On 14 February 2024, the European Commission published the results of a screening, known as a “sweep”, of social media posts from influencers that it had carried out together with the national consumer protection authorities of 22 Member States – including Malta –as well as those in Norway and Iceland.

The results are out…and perhaps they are hardly surprising. Whilst 97% of influencers were found to publish posts with commercial content, only 20% systematically disclosed these posts as advertising. 38% did not use platform labels to disclose commercial content (for instance the “paid partnership” label on Instagram) but preferred to use wording such as “collaboration”, “partnership” or give generic thanks to the brand in question.

Such conduct is in breach of the Unfair Commercial Practices Directives, which is implemented into national rules; locally the provisions have been transposed into the Consumer Affairs Act.

Following this sweep, 358 influencers will be facing further investigation by national authorities, with the possibility of enforcement action. The European Commission has indicated that it will also consider the results of the sweep in the light of the legal obligations of platforms under the Digital Services Act.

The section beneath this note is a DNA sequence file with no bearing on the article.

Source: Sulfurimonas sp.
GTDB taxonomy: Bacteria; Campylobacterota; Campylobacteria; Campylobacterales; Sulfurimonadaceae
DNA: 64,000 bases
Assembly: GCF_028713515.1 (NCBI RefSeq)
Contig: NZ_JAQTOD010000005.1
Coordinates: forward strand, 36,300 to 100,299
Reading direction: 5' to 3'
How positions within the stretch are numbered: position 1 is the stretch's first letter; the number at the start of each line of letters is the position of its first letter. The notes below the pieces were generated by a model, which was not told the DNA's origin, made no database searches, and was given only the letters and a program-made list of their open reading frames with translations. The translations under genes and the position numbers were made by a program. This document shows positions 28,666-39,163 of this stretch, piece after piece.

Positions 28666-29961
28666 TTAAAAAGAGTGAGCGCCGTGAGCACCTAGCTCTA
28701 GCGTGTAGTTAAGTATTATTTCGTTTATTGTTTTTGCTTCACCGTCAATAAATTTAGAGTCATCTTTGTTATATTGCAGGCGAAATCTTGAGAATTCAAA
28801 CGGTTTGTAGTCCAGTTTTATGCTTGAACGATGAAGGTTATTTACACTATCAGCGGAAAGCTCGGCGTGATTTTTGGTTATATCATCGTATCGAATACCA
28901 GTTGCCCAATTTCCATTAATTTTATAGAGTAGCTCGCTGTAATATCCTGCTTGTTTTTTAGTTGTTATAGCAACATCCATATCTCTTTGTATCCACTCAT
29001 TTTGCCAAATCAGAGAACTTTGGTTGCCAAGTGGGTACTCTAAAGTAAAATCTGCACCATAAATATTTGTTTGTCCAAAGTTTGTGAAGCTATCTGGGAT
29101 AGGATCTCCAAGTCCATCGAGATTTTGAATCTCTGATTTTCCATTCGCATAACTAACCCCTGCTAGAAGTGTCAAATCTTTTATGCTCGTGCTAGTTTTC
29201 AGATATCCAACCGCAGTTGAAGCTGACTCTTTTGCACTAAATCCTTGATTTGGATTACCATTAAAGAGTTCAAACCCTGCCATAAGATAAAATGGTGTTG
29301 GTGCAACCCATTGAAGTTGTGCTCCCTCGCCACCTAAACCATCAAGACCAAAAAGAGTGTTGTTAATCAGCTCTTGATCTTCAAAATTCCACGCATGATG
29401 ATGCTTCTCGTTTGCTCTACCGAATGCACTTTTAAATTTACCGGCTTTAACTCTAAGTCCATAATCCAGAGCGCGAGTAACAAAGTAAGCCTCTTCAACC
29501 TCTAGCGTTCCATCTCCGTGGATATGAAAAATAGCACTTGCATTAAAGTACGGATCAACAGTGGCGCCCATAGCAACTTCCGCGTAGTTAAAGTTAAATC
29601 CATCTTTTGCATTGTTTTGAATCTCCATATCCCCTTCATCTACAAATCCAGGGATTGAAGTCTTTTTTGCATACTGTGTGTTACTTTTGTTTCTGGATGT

This document does not purport to give legal, financial or tax advice. Should you require further information or legal assistance, please do not hesitate to contact Dr. Annalies Muscat.



This article was originally published on the Mamo TCV Advocates website on the 29th February 2024.

You can find it here https://www.mamotcv.com/insights/most-influencers-do-not-disclose-commercial-content/